The changing nature of how and where we work seems to be hollowing out Finland’s science & business parks and industrial areas. Is the geography of innovation shifting and leaving cities facing a choice between sticking with a landscape of vacant business premises and nurturing lively innovation districts?

Last month an over 10,000-strong horde of startup entrepreneurs, venture capitalists and media representatives flocked to Helsinki to attend Slush, a two-day technology and startup event that seeks to pair great ideas with investors. Even the Chinese Vice Prime Minister Wang Jang joined the party. This is quite noteworthy since the concept only got started in 2008 by a small group of Finnish entrepreneurs who wanted to bring the local startup scene together at least once every year. Now Slush is one of the leading tech and startup events in the world. Continue reading Changing Work Patterns and the Rise of Urban Innovation Districts – The Future in Finland?

Pro Helsinki 2.0 – The Urbanist Vision for Making Helsinki Denser and More Diverse

Today I have the great pleasure of introducing you to the alternative city plan for Helsinki that I have worked on with my fantastic colleagues from Urban Helsinki since early 2014. It’s our second land-use plan done completely in do-it-yourself fashion, and after the small project at the edge of Helsinki’s inner city we did some months earlier. I’ve written two posts about this project in Pikku Huopalahti, you’ll find them here and here.

Our experiences and insights from working with Pikku Huopalahti eventually got us even more excited about doing something substantial to stir up discussions about Helsinki’s future. The city has been in the process of drafting a new strategic city plan to guide the city’s growth until 2050. Once enforced, this plan will necessarily have a tremendous impact on what Helsinki will be like 35 years from now – for better or for worse. To help make sure it won’t be the latter, we decided to draft our own strategic plan. Continue reading Pro Helsinki 2.0 – The Urbanist Vision for Making Helsinki Denser and More Diverse

Finnish Mall Enthusiasts Add Little Value to Local Economies

Jeez, not another mall”, I thought out loud to myself when I read that Helsinki’s City Board unanimously approved to reserve a 2.5-hectare piece of land in Roihupelto, in the middle of Helsinki’s eastern suburbs for the development of a new shopping destination. Two developers want to see new big box stores and to transform an existing modern but run down industrial building into retail space. If all goes as planned, construction of the shopping complex could start already this year with the introduction of Motonet, a chain that markets itself as a “department store for car owners”.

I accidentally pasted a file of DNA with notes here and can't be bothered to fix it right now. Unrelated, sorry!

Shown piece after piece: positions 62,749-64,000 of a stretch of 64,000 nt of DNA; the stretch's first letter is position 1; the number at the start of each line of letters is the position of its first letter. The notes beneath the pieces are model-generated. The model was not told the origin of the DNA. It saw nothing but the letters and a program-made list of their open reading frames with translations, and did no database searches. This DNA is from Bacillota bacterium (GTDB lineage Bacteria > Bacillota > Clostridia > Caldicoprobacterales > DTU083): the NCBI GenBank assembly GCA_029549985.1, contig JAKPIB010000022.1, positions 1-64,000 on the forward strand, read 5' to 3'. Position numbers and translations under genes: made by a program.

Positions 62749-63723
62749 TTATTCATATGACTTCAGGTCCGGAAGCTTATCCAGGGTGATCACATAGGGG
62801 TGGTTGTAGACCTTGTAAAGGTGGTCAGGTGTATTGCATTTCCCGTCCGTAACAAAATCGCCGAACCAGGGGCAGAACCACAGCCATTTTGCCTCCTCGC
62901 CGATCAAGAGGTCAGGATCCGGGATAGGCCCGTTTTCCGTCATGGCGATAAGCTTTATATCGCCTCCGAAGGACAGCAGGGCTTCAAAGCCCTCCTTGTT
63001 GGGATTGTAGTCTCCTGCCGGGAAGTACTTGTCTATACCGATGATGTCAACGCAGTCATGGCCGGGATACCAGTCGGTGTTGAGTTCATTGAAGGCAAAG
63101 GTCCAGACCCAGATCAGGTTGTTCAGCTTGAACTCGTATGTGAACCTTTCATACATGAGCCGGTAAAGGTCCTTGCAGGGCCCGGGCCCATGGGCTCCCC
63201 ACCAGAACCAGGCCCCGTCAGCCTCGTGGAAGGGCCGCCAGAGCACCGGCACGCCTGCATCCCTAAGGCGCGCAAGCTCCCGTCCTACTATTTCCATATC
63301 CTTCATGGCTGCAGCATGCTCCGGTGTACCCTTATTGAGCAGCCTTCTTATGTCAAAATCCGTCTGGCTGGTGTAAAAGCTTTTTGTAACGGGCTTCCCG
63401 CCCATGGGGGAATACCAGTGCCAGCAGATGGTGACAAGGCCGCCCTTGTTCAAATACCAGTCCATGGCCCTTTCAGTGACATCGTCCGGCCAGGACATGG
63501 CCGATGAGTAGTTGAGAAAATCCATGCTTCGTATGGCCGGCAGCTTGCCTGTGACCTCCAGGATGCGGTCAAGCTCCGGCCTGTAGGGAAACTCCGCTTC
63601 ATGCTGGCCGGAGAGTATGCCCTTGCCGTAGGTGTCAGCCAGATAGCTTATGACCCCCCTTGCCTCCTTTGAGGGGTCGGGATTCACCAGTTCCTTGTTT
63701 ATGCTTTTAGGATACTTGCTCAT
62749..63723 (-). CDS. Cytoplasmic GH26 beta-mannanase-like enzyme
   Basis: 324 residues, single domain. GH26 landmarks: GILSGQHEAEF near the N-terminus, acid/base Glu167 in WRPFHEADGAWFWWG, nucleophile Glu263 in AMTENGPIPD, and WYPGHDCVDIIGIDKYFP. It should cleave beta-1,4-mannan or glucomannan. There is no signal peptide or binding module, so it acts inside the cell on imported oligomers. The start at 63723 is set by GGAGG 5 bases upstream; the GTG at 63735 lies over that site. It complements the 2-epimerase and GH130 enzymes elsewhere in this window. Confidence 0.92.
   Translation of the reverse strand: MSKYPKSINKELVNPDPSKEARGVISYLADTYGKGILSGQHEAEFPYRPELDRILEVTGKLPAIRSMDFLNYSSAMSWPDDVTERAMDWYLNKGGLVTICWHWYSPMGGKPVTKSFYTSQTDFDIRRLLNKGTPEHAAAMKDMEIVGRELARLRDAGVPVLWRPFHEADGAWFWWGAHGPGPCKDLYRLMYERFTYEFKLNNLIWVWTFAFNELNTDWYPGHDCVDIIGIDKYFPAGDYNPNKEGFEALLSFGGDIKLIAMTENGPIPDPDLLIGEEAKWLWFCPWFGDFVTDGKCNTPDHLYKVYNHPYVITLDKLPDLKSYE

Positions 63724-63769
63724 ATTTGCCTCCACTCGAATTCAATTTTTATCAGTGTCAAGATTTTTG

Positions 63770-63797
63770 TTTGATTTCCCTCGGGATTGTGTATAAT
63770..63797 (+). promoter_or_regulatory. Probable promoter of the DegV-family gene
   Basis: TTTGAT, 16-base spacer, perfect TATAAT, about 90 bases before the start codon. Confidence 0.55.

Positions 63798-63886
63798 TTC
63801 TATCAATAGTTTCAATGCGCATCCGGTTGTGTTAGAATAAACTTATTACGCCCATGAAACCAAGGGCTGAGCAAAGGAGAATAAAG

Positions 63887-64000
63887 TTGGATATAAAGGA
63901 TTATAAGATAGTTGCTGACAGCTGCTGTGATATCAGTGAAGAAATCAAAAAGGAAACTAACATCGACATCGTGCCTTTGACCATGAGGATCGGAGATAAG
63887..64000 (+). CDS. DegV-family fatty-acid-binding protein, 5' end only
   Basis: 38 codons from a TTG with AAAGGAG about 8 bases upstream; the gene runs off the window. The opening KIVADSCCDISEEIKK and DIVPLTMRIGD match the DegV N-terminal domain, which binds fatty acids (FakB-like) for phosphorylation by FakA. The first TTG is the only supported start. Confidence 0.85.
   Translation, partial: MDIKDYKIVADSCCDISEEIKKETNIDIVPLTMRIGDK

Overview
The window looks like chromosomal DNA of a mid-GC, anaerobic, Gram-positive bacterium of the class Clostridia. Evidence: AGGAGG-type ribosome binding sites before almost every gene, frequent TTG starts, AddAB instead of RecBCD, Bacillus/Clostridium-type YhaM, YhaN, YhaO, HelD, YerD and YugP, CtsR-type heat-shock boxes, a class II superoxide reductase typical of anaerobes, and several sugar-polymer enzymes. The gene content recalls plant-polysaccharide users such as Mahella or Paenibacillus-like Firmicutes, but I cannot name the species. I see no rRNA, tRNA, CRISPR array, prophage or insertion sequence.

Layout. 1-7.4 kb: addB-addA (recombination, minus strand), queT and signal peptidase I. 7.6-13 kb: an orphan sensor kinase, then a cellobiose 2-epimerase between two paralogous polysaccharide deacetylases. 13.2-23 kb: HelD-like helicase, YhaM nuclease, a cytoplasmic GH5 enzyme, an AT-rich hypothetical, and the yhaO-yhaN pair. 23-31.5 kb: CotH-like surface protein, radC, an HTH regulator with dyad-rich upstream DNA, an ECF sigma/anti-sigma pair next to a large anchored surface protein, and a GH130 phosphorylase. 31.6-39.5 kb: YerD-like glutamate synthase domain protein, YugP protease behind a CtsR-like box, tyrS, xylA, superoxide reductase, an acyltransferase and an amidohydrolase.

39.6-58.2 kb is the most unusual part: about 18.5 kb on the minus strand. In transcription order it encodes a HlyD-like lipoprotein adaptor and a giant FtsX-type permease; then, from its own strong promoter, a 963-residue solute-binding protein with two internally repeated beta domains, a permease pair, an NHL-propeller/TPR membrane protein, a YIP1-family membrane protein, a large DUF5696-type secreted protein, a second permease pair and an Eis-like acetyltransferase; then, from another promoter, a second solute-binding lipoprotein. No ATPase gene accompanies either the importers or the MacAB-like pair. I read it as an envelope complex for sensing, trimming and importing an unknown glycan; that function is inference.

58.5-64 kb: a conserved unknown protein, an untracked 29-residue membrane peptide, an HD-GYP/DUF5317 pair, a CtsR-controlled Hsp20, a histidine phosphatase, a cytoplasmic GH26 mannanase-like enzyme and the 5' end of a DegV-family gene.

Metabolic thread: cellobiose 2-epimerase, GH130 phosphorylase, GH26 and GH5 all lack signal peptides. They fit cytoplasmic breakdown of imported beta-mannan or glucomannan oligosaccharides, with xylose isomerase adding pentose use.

The other developer already owns a shopping mall called Lanterna that specializes in furniture and interior design just opposite to the proposed development’s site. I hear the numbers of shoppers visiting Lanterna have lately showed a decreasing trend, so I suppose this new project is strongly linked to wishes of attracting more customers to the area. Continue reading Finnish Mall Enthusiasts Add Little Value to Local Economies

Tampere’s Aimless Urban Strategy of Planning for Cars and People

I’ve mostly written about Helsinki in my blog but since I also follow many interesting planning projects and discussions elsewhere in Finland, I want to expand my geographical scope now and then to share thoughts and insights from different corners of this urbanizing country. May this be the first one of many more.

Beyond the beautiful streets of Helsinki, I’m especially actively curious about what’s going on in Finland’s second largest urban center, Tampere.

Tampere is located on an isthmus between lakes Näsijärvi and Pyhäjärvi, a bit less than 200km north from Helsinki. The city often gets dubbed as Finland's Manchester because of its industrial heritage. Map by Google Maps.
Tampere is located on an isthmus between lakes Näsijärvi and Pyhäjärvi, a bit less than 200km north from Helsinki. The city often gets dubbed as Finland’s Manchester because of its industrial heritage. Map by Google Maps.

Continue reading Tampere’s Aimless Urban Strategy of Planning for Cars and People

Insights into Townhouse Development in Helsinki and Stockholm

Back in the winter of 2012 I wrote about Helsinki’s interests towards introducing townhouses as a new housing concept. The topic is interesting, because the townhouse building type doesn’t have a history in Helsinki like it does in Central and Western Europe. Despite grand visions, only a few developments labeled as townhouses have been built so far.

Later on at my previous employer, we organized a seminar to create discussion around the topic. To add some out-of-the-box flavored thinking on the issue, we invited a speaker from Stockholm to share insights from there as structures referred to as ”townhouses” had also gained more attention in the Swedish capital.

Townhouses in Malminkartano, Helsinki.
Townhouses in Malminkartano, Helsinki.

Continue reading Insights into Townhouse Development in Helsinki and Stockholm